ATLANTA – Head coach Kirby Smart touched on many different topics during his time Wednesday at the College Football Hall of Fame.
You’ve already read a lot today on UGASports, but Smart had plenty more to share as he made the rounds.
Mims working to earn a role
Smart was asked about the status of the offensive lineman Amarius Mimswho put his name in the NCAA Transfer Portal and actually visited Florida State before electing to return.
“He’s done a tremendous job. He’s victim to what every kid is—opportunity vs. grinding it out, fighting it out and working his way up,” Smart said. “He was doing really well in the spring and then he had an injury, and from practice seven or eight on and that was tough. That missed time affected his ability to go out there and fight for playing time.”
Apparently, Mims has been serious about earning that playing time since his return.
“He’s had a tremendous work ethic since returning, he’s been really positive since returning,” Smart said. “He’s still athletically gifted and he seems to have a better grasp of what we’re doing offensively. The biggest thing with him is staying healthy.”
Smart, Lanning staying engaged
Georgia and Oregon will kick off just over a month right across the street at Mercedes-Benz Stadium.
But even with the game drawing near, that hasn’t kept Smart and Ducks coach Dan Lanning from keeping the phone lines burning between the two.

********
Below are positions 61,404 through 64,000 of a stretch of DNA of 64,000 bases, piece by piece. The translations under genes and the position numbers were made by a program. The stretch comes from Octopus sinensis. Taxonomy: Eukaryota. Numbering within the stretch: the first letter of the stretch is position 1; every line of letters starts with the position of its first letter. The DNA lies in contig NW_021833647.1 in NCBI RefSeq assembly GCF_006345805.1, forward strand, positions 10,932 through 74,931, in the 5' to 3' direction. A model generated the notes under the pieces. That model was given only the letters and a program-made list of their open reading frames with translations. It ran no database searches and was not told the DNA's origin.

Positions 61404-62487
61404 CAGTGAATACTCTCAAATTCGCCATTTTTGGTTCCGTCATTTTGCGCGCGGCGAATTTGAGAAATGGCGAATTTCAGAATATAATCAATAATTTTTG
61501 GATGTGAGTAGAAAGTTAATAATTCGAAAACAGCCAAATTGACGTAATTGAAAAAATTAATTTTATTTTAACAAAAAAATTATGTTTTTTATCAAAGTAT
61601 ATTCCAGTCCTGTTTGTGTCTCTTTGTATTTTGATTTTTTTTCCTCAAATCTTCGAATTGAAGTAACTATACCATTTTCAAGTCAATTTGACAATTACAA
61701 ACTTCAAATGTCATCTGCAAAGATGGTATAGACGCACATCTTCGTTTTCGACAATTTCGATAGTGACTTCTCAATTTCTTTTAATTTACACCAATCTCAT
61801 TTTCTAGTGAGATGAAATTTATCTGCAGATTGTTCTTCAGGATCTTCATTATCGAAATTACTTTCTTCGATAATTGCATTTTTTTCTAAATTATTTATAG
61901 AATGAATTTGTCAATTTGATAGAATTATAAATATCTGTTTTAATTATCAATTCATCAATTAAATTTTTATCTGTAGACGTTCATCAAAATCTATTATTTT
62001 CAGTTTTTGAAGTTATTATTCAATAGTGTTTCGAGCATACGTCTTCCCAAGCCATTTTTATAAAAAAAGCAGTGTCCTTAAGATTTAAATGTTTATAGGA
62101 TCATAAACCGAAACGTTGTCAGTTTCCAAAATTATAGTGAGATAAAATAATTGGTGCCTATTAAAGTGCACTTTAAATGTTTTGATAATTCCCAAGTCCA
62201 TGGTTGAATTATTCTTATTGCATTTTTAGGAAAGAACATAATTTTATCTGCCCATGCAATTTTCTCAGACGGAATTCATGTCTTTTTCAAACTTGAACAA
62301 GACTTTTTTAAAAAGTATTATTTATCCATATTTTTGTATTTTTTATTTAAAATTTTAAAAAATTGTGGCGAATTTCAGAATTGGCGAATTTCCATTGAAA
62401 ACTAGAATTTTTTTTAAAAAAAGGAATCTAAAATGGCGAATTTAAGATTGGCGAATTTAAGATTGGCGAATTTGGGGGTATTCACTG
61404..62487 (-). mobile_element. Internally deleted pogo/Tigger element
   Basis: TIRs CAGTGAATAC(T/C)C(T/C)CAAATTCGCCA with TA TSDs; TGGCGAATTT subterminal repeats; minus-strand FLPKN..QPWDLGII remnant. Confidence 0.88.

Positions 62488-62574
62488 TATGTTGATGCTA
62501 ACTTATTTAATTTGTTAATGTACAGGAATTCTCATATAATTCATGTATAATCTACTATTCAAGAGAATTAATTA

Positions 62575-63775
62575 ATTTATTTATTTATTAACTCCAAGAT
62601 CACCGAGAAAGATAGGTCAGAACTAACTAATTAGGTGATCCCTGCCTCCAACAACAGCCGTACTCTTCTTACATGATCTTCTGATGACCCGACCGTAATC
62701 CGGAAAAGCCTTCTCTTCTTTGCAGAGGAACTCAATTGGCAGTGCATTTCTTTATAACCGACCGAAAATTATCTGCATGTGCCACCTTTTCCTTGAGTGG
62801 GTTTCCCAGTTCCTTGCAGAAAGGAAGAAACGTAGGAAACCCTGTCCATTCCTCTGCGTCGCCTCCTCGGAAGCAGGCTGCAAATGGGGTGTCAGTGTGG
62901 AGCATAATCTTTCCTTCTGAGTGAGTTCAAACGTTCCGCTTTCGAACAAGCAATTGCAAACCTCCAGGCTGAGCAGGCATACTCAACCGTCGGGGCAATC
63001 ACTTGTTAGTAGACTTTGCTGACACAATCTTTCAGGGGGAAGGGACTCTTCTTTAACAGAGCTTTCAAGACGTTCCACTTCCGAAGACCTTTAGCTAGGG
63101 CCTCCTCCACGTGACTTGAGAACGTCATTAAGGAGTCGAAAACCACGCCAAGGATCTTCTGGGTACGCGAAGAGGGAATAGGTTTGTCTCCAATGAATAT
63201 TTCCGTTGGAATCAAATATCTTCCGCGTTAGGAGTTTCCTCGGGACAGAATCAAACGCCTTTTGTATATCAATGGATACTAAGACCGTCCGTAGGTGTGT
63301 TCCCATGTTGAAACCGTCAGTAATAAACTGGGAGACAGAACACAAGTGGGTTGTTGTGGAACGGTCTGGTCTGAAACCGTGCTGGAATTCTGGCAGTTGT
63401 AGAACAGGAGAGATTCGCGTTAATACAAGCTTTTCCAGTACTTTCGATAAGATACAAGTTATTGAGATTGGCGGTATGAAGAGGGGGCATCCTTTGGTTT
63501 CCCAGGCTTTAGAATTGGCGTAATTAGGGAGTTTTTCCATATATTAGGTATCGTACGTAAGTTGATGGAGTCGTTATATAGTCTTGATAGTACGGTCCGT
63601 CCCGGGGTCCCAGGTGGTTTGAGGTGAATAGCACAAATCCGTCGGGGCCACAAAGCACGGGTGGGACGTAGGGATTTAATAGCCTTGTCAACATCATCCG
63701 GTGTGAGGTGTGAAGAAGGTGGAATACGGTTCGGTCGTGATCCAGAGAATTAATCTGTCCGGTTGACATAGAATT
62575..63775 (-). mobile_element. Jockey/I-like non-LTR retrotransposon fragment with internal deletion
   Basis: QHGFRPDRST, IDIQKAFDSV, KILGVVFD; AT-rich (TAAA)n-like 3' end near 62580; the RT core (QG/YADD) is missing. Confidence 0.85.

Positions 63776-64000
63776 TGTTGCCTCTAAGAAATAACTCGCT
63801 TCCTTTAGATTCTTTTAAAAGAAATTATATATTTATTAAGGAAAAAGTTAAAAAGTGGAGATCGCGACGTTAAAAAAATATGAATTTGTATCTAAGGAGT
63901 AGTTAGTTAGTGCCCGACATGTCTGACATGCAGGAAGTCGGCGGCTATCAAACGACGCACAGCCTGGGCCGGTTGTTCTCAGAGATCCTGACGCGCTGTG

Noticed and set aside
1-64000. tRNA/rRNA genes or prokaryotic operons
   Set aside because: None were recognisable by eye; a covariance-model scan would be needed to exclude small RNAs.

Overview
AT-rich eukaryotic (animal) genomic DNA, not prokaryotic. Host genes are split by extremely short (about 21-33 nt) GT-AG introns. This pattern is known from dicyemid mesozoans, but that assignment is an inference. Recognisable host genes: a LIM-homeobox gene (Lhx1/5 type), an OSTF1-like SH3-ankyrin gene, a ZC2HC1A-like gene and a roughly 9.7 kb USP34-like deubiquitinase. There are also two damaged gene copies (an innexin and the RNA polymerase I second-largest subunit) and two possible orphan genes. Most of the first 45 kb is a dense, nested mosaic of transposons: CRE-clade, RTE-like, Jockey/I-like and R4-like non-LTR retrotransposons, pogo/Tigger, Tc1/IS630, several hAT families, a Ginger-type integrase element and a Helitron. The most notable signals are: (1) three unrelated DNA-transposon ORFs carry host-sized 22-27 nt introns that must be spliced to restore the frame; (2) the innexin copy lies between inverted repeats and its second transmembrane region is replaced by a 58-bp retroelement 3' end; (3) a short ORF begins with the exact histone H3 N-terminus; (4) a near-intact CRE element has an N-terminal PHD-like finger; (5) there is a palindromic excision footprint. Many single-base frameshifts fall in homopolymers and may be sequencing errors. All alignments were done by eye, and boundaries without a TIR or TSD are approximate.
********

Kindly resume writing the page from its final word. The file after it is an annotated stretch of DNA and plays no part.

“I’ve had a lot of communication with Dan, and it’s more gratitude both ways. He had some questions as a first-time head coach. Same questions I would have had. And we shared ideas and philosophies, and will continue to do so,” Smart said. “We’re not sitting there asking each other what plays we’re going to run. We’re talking about over 10,000 feet, overriding themes of how do you think it’s best to do this, or how do you approach this with your team. And I think all good coaches talk to other people.”
No transfers, but not for a lack of trying
Georgia was the only FBS team not to dip into the transfer portal to augment its current roster, but it was not for a lack of trying.
“There were several guys that we thought made our roster better that we just lost out on. “Positions we needed, we just didn’t win,” Smart said. “But we weren’t just going to take one. We didn’t say, ‘We don’t want to be the only team that didn’t take one. People called us and were begging to come, but we didn’t think it was a fit because we had depth at that position. The positions we needed the most, we didn’t necessarily win out at.”
Smart said he wasn’t going to sign a transfer for the sake of signing one.
“We’re going to go with what we have as opposed to taking someone who’s not a fit,” Smart said. “Those positions are so important and so critical to fit, because if they come in and don’t fit, you’re in a precious situation where you could destroy your team chemistry.”
Smart was asked what positions he was looking for.
“Well, I think it’s obvious. You’re never going to turn down an elite player. When there’s an elite player in the portal, we want to be able to go get them if they can help us,” Smart said. “There’s no one position where we have to go have a guy here because we have it at all positions. I’m not looking to sign a tight end if that’s what you’re asking.”
No white uniforms in games—yet
If you follow Georgia on social media, you’ve seen recruits posing in different colored jerseys and uniforms. That includes a white uniform, that seems to have grown in popularity. So, could we see them in the future?